There have always been professional voices within the British left; the Fabian Society itself is proof of that. But the centre of gravity of the Labour party used to lie firmly with working-class Britain. Since the 1990s that has gradually changed as the make-up of Labour voters, members and elected representatives has gentrified.
A forthcoming Fabian report will show how this is playing out in the nation’s political geography. The constituencies with the most working-class voters have been steadily drifting away from Labour, while those with the most professional voters have been increasing their support. At the 2017 election, Labour still won most working-class seats in England and Wales. But the party was barely ahead of the Conservatives in terms of total working-class votes; and it was behind when it came to skilled blue collar electors.
Meanwhile, within the Labour party, the battles between Corbynites and moderates have largely been between two rival tribes of professionals and largely over their preoccupations, be that Europe, university tuition or the onward march of social liberalism. We must not become class-blind.
Traditionally, Labour’s professional wing never dismissed class. Indeed, it was the unifying theme in Labour’s 20th century political ideology, as the party shifted its attention from collectivism to egalitarianism. Tony Crosland, whose centenary falls this year, led that revisionist turn. In the 1952 New Fabian Essays he wrote ‘the purpose of socialism is quite simply to eradicate [the] sense of class, and to create in its place a sense of common interest and equal status’. He argued that the British left should aim to eradicate the divisive feelings of an unequal class-based society, not just measurable economic inequality. This is what marked out British social democrats from American left-liberals: Crosland was Rawls with class.
Looking forward, Labour’s future is at risk if it can only see the world though a middle-class lens. For example, the left must exercise great care when it promotes social mobility and equal opportunities to reach the top. Progression is the lived experience of most Labour MPs, who come from working-class homes but are graduates themselves. By contrast Labour politicians who started on the shop-floor are an endangered species, with too few call-centre and social care workers replacing the miners and ships’ stewards of old.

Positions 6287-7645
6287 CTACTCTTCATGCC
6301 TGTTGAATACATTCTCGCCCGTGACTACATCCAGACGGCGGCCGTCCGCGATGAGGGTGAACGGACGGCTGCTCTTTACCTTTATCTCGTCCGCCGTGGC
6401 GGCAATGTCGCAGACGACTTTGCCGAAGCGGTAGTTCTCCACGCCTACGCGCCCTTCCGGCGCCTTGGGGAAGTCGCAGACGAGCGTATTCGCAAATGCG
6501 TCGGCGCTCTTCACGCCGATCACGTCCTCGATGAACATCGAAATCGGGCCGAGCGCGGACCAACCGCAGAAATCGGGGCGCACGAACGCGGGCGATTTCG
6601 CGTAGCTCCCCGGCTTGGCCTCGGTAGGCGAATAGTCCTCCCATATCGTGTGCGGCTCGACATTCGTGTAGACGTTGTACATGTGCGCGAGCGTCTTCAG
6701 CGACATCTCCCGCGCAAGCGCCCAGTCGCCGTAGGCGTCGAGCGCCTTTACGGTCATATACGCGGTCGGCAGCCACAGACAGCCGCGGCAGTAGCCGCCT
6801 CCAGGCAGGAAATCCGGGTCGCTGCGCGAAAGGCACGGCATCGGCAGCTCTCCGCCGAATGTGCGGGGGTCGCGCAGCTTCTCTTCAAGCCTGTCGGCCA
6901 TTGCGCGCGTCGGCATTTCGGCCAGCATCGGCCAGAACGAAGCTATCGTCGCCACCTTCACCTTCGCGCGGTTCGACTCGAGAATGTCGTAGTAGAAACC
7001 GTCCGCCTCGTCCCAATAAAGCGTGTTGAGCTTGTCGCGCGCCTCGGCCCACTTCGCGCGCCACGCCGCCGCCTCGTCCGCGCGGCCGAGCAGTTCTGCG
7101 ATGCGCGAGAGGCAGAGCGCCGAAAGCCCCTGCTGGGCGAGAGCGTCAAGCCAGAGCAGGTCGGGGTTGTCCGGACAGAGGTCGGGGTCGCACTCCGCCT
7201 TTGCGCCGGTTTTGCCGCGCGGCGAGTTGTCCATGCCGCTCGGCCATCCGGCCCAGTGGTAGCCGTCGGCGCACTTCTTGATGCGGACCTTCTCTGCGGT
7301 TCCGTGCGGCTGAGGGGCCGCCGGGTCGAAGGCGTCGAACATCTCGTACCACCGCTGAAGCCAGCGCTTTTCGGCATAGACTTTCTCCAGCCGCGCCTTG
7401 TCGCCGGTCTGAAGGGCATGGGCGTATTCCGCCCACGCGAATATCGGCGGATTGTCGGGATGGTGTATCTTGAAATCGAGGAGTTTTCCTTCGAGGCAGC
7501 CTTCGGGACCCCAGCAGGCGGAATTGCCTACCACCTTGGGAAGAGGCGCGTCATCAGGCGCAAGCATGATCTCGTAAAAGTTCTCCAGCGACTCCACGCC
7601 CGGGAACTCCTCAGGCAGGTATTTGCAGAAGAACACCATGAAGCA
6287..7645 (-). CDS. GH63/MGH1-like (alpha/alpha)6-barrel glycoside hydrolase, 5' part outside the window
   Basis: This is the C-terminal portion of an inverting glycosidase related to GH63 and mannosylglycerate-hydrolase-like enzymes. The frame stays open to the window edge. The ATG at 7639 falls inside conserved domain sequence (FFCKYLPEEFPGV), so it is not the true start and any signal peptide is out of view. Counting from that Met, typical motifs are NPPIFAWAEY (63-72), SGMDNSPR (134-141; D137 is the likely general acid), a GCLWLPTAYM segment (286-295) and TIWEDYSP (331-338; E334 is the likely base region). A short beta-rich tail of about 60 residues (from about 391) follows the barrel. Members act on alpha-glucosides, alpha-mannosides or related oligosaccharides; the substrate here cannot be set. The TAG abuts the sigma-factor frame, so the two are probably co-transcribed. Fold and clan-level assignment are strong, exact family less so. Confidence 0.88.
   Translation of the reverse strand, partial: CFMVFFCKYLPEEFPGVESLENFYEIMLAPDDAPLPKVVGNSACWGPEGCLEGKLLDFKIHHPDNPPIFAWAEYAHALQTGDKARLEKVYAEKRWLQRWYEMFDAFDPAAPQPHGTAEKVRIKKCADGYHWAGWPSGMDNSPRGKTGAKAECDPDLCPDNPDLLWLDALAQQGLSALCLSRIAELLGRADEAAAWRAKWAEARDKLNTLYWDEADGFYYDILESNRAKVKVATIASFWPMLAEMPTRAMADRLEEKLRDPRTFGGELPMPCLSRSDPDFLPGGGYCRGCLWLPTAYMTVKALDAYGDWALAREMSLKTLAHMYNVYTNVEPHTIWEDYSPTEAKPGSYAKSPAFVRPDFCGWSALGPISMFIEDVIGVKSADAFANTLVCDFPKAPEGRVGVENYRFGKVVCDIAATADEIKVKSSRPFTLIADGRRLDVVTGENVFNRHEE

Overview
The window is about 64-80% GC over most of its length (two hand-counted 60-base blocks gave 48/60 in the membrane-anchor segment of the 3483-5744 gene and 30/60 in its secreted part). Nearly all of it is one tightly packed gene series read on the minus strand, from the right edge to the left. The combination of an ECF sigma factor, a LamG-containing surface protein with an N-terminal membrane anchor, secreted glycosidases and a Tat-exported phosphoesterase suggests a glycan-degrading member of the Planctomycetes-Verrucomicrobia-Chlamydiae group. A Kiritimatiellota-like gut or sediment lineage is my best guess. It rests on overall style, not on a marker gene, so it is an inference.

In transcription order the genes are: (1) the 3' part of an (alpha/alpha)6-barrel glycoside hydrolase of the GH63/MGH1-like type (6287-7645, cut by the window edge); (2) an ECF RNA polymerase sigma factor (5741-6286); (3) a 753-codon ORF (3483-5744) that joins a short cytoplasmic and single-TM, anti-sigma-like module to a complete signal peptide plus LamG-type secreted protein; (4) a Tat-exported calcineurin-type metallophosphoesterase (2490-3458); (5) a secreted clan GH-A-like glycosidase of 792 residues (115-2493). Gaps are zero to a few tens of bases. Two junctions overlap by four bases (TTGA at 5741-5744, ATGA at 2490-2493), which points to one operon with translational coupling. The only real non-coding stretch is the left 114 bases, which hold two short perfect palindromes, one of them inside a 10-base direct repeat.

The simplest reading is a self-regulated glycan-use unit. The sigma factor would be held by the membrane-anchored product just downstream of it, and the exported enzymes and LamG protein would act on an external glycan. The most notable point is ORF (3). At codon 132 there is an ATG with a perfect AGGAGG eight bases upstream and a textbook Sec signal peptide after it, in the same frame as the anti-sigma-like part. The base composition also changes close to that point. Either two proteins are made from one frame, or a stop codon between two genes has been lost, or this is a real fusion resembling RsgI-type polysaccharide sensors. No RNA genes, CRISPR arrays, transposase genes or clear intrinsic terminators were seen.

In their absence we risk forgetting that what matters is for entire communities to rise together, not for a lucky few to escape. Of course, people from every background are ambitious for their children. But the left’s mission is not to create more affluent urban liberals, it is to reduce the inequalities that create barriers between whole communities. Labour must devote its energies to enhancing the quality of work and education for people in ordinary jobs, in ordinary towns; to tackling their anxieties and building their power and social standing; and to improving their living standards, homes and public services.
To do that the left needs to be of working-class Britain not just for it, with more politicians who have not been to university. As things stand many working-class voters look at Labour and see another branch of the professional public sector establishment, telling them what to do. Recent controversies about the renewal of housing estates are a case in point. I have no doubt that Labour councils have been seeking to act in the best interests of their working-class tenants. But when they sound like technocrats not pavement politicians they fail to bring people with them. The change the left brings must be by and with working-class communities, never just for them.